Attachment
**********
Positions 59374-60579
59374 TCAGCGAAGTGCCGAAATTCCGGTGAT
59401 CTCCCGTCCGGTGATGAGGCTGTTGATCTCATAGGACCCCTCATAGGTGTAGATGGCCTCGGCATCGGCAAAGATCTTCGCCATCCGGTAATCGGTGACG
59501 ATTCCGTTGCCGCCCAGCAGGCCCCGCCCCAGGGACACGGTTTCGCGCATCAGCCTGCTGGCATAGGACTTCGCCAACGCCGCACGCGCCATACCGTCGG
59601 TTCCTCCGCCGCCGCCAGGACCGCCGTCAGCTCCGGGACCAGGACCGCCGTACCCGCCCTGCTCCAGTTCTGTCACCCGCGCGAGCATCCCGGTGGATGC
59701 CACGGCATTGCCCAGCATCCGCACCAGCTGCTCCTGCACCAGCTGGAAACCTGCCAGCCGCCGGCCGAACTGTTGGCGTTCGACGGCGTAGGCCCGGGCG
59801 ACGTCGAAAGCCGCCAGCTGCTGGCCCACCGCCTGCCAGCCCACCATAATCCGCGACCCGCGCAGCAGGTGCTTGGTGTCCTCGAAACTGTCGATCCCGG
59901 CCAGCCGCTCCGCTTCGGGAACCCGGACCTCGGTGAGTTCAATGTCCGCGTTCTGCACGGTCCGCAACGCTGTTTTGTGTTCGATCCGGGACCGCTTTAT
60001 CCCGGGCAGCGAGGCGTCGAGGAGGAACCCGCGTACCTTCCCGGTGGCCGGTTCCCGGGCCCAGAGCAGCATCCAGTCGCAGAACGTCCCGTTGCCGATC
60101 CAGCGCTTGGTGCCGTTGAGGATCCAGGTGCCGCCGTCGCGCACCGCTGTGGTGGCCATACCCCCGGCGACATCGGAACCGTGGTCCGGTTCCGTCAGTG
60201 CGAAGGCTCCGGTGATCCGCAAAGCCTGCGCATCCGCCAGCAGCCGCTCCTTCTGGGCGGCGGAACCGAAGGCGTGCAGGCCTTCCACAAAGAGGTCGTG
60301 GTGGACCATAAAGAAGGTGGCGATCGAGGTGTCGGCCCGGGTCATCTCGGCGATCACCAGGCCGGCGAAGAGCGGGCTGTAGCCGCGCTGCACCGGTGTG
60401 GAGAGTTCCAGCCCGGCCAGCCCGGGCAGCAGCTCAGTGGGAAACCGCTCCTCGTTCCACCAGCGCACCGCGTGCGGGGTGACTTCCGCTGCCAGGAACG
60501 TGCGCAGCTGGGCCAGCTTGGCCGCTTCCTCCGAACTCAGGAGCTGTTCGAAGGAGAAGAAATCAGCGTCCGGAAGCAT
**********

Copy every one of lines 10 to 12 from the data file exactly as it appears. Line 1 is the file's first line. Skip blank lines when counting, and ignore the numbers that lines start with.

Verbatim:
60101 CAGCGCTTGGTGCCGTTGAGGATCCAGGTGCCGCCGTCGCGCACCGCTGTGGTGGCCATACCCCCGGCGACATCGGAACCGTGGTCCGGTTCCGTCAGTG
60201 CGAAGGCTCCGGTGATCCGCAAAGCCTGCGCATCCGCCAGCAGCCGCTCCTTCTGGGCGGCGGAACCGAAGGCGTGCAGGCCTTCCACAAAGAGGTCGTG
60301 GTGGACCATAAAGAAGGTGGCGATCGAGGTGTCGGCCCGGGTCATCTCGGCGATCACCAGGCCGGCGAAGAGCGGGCTGTAGCCGCGCTGCACCGGTGTG